A TREMEC TKO 600 five-speed transmission handles shifting, while the RAM clutch, flywheel, and pressure plate are surrounded by a Quicktime scattershield. To bring the power to the rear, Mike picked an aluminum driveshaft from Precision Shaft Technologies. A 12-bolt Moser Truetrac differential stuffed with 4.30 gears gets the power to the pavement. A set of Boze Alloys wheels (18x8 front and 18x10 rear), are shod with Nitto NT555 rubber.
Ron Schmidt of Mountainside Rod and Custom did the chassis prep. The frame was blasted clean, and an HPI kit installed to stiffen up the ride. He epoxy-primed the frame, then hit it with finishing coats of underbody black, then doused it with two helpings of rubberized undercoating.
To get the performance ride he craved, Chris went with Global West tubular control arms front and rear along with sway bars to control body roll. Adjustable coilovers are courtesy of QA1. Up front, Speedtech spindles were used so Mike could mount a C6 front brake setup featuring 14-inch rotors. Six-piston binders reside up front, and four-piston out back. A Delphi 600 close-ratio steering box helps keep this Chevy pointed in the right direction in quick fashion.
The interior was set up like muscle cars Chris had driven in the past. Mike first installed a Covans dash complete with an assortment of Auto Meter gauges. Classic Auto Air adds the necessary creature comforts on those muggy New Jersey nights. A center handbrake out of a C3 Vette looks right at home in the business quarters. A six-point, bolt-in Tiger Cage keeps Chris safe at the track. Recaro bucket seats add comfort and a sporty look to the Chevy’s interior, and a Hurst handle was custom-matched to the modern transmission shifter.
With the paint being completed by the previous owner and still looking fresh, Chris left the original sheetmetal intact. Even the hood is OEM, though it might get a taste of Mike and Ron’s creative hands when a fresh-air system is installed later on.
Future projects include finishing off the cold-air induction and other performance upgrades. But for now, Chris is the proud pilot of this startling Chevy, and he’s been overwhelmed by the reaction this ride gets at the local shows and meets.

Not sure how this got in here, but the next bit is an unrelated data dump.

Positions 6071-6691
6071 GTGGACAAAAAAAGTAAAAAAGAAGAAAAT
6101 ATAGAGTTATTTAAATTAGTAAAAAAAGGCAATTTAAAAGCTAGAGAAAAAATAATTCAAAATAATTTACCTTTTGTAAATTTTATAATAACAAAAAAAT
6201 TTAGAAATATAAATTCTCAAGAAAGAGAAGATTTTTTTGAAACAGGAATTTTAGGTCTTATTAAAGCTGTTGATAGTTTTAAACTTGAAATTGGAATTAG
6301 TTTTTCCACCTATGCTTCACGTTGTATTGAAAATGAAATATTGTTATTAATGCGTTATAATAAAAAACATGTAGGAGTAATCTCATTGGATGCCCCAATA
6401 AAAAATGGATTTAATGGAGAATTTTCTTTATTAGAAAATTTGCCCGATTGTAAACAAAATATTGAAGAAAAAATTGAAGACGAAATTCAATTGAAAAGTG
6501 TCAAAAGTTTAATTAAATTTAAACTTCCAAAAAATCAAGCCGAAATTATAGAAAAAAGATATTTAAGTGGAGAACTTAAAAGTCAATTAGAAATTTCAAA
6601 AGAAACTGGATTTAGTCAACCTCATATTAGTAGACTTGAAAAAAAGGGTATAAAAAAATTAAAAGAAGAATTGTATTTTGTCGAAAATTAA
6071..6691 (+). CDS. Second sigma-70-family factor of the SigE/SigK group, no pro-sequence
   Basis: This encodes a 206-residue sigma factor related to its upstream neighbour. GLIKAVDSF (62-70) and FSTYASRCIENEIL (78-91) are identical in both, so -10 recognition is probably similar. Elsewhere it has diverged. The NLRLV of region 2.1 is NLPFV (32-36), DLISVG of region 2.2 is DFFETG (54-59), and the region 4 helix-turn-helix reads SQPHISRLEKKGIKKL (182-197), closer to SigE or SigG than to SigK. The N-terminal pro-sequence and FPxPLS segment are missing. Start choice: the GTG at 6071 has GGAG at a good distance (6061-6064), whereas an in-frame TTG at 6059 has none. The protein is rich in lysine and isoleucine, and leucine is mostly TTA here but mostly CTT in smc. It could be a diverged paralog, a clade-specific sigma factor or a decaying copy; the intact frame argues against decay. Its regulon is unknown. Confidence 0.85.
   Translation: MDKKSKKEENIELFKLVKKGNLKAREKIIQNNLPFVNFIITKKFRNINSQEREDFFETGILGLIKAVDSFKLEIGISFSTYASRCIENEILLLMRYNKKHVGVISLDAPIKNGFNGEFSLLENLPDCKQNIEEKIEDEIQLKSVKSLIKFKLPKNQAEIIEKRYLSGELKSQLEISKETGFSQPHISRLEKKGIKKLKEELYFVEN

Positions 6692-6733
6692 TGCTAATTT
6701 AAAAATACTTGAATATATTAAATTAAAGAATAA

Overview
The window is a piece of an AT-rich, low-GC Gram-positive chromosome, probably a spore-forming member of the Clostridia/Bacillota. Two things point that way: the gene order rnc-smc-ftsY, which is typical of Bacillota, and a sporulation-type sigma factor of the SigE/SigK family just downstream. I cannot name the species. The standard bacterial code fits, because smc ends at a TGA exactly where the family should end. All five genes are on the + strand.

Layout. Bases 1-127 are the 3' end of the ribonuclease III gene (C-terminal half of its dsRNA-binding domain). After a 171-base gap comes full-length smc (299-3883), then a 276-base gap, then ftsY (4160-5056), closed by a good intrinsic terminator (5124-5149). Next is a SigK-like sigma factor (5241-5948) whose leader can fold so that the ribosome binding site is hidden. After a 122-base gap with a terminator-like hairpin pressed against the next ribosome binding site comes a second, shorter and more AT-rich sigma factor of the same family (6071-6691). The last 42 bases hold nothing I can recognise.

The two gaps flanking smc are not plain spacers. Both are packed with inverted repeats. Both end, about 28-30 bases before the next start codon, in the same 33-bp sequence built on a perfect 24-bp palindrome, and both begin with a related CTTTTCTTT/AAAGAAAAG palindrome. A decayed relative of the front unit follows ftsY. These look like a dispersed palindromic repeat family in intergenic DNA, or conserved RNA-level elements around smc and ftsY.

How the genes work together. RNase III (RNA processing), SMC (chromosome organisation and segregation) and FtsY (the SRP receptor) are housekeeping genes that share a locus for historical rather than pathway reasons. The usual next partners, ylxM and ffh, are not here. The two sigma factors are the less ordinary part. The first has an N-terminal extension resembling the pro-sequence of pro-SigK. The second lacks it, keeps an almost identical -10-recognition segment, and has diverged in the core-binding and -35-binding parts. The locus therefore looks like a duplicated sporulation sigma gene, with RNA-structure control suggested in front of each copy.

Chris’ car represents a high school crush that carried on well past graduation, so it’s safe to say he’ll be holding on to this 1969 Chevelle for a very long time.
|Owner:||Chris Gruber, West Milford, New Jersey|
|Vehicle:||1969 Chevelle SS|
|Type:||Dart big-block Chevy|
|Cylinder Heads:||Custom Dart Pro1|
|Rotating Assembly:||JE SRP forged pistons, Liberty Performance Components 4340 forged steel crank and H-beam rods|
|Valvetrain:||Liberty Performance Components valves, springs, and retainers; Comp Cams Pro Magnum roller rocker arms|
|Camshaft:||Camcraft custom-grind hydraulic roller|
|Induction:||FAST EZ EFI 2.0 fuel injection, Rick’s Tanks Vaporworks SS tank|
|Ignition:||FAST distributor with MSD control box, Taylor wires, Autolite plugs|
|Exhaust:||American Racing headers, custom X-pipe, 3-inch exhaust, Pypes Race Pro mufflers|
|Ancillaries:||DeWitts radiator, Derale dual fans, Eddie Motorsports accessory drive|
|Output:||720 hp at 6,000 rpm, 660 lb-ft at 4,600 rpm|
|Machine Work/Assembly:||A & A Engine Dynamics|
|Tuner:||Mike Horner at BAM Performance|
|Transmission:||TREMEC Tranzilla TKO 600 five-speed, 11-inch RAM clutch assembly|
|Rear Axle:||Moser 12-bolt, 4.30:1 gearset, Truetrac differential, 33-spline axles|
|Front Suspension:||Speedtech spindles with big bearings, double-adjustable QA1 coilover shocks, Global West control arms|
|Rear Suspension:||Global West control arms, single-adjustable QA1 coilovers|
|Brakes:||Wilwood vented 14-inch rotors, six-piston calipers front; 14-inch rotors, four-piston calipers rear; Wilwood manual master cylinder|
|Wheels & Tires|
|Wheels:||Boze Lateral G 18x8 front, 18x10 rear|
|Tires:||Nitto NT555 245/40 front, 285/40 rear|
|Steering:||Delphi 600 box, stock tilt column, Momo wheel|
|Instrumentation:||Auto Meter with GT series Carbon Fiber|
|Audio:||Custom Pioneer system|
|HVAC:||Classic Auto Air|
|Bodywork:||Completed by previous owner|